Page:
1952, Helsinki Olympics. After much deliberation by the Olympic committee, women and civilians are being permitted to compete in dressage for the first time (show jumping and eventing are deemed too dangerous, despite the fact that women are already competing in those events internationally). In a sport that has traditionally been dominated by military men, Lis Hartel of Denmark wins the silver medal on her mare Jubilee. As the winners made their way to the podium, the crowd was shocked to see that Henri St. Cyr, the gold medal winner, was carrying Hartel to the podium.

Eight years earlier, while pregnant with her second child, Hartel had contracted polio. Paralyzed from the knees down, with no feeling in her legs and unable to walk unaided, she had been told by her doctors that she would never be able to ride again. The Danish national dressage champion in 1943 and 1944, she couldn’t imagine not riding; over the course of the next several years (and many falls off of the horse), she worked with Jubilee to regain her former finesse. Her daughter, Pernille Siesbye, remembers that

“Jubilee was brilliant! She always stood still like a statue every time my mother was lifted on and off her. She was such a clever horse. Though used to be[ing] ridden the usual way[,] she now realised that she had to react only to weight and back aids. My mother very much rode with her back and by gently shifting weight[,] because she was unable to use her legs in any way.”

With the encouragement and endorsement of many, including Col. Podhajsky from the Spanish Riding School in Vienna, Hartel set her sights on reentering international competition. At the time, therapeutic riding or Paralympic events were practically unknown, and many people did not believe Hartel was capable of doing it.  But, after winning several national competitions, including a Prix St. George, Hartel and Jubilee were selected for the Danish national Olympic team. They continued their success, winning the World Championship in 1954, traveling to North America for exhibition rides in Madison Square Garden and Canada, winning several national titles, and reenacting their 1951 experience with a second silver medal in Stockholm* in 1956. Jubilee was retired for breeding after her second Olympics, but unfortunately had to be put down in ‘57.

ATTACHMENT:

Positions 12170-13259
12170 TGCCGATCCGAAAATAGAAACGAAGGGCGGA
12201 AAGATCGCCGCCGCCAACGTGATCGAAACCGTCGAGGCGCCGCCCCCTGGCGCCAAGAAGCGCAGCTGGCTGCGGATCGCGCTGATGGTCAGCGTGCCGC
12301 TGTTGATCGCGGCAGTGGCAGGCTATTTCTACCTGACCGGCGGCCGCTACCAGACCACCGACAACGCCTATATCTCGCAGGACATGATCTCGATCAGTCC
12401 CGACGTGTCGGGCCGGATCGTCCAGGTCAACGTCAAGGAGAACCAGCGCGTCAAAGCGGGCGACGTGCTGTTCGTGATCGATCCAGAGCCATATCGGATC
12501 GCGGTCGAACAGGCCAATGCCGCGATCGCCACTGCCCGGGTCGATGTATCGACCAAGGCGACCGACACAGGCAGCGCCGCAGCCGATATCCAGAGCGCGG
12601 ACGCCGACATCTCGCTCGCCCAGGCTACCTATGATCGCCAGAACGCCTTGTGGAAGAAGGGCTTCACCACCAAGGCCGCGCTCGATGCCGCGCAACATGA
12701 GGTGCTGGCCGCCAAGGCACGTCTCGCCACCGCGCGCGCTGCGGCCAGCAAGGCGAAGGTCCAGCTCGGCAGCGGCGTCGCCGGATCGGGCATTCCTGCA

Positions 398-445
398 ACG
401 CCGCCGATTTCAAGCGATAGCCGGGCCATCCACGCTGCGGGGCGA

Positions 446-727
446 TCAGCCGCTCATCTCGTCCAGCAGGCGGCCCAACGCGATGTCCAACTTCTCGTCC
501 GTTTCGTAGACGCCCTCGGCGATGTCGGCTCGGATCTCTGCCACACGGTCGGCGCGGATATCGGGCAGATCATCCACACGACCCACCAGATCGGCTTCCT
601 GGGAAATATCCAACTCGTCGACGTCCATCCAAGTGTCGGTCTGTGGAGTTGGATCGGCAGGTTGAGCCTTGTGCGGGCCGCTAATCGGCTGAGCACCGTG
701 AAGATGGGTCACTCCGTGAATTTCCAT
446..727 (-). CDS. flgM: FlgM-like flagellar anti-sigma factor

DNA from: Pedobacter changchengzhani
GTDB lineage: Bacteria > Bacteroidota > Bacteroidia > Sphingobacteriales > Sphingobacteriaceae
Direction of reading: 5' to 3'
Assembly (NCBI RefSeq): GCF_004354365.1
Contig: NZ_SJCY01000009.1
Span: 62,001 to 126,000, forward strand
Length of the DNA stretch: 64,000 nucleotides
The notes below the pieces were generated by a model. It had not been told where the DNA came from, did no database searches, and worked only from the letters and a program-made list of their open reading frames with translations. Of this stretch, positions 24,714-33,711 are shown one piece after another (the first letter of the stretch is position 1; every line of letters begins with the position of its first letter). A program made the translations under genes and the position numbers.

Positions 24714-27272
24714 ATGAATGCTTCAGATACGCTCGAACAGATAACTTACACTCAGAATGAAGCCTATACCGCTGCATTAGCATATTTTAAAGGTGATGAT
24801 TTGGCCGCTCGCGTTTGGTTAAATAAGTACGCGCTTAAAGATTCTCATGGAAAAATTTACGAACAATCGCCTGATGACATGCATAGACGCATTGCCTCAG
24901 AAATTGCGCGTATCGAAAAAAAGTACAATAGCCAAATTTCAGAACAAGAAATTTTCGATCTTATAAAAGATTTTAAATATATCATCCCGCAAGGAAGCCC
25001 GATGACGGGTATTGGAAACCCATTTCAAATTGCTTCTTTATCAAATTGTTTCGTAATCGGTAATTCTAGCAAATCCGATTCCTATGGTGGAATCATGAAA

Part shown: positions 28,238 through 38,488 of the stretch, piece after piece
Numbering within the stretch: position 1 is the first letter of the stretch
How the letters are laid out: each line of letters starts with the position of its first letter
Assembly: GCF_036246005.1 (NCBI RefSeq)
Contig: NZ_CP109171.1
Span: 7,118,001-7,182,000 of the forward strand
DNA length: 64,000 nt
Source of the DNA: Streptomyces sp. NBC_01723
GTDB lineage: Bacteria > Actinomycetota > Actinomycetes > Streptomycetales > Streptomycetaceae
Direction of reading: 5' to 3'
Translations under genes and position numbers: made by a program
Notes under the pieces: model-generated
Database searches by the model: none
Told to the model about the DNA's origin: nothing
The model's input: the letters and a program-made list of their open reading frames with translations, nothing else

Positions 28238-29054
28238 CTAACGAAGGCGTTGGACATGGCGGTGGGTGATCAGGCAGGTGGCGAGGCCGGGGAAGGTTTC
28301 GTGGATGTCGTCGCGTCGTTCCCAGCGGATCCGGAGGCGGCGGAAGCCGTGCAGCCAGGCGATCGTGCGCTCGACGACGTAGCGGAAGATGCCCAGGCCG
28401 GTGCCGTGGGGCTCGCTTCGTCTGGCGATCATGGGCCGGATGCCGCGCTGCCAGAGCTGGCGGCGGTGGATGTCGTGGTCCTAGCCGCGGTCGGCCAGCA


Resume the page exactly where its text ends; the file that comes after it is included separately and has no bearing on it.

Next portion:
Hartel herself went on to found the first modern-day therapeutic riding center; thanks to her legacy, the therapeutic riding and Paralympic equestrian movement soon spread around the world and still grows today. She continued to compete in dressage and train other riders and horses throughout her life, as well as proving to be a strong spokeswoman for those who survived polio. Lis Hartel died on February 12, 2009, at the age of 87.

* Due to strict quarantine laws in Australia, the equestrian events for the Melbourne Olympics were held in Stockholm, Sweden




“Jubilee, a Post-War Dressage Hero”. http://www.eurodressage.com/equestrian/2010/10/22/jubilee-post-war-dressage-hero. Accessed October 4, 2012.

“Well Behaved Women Rarely Make History”. https://www.chronofhorse.com/article/well-behaved-women-rarely-make-history-lis-hartel. Accessed October 4, 2012.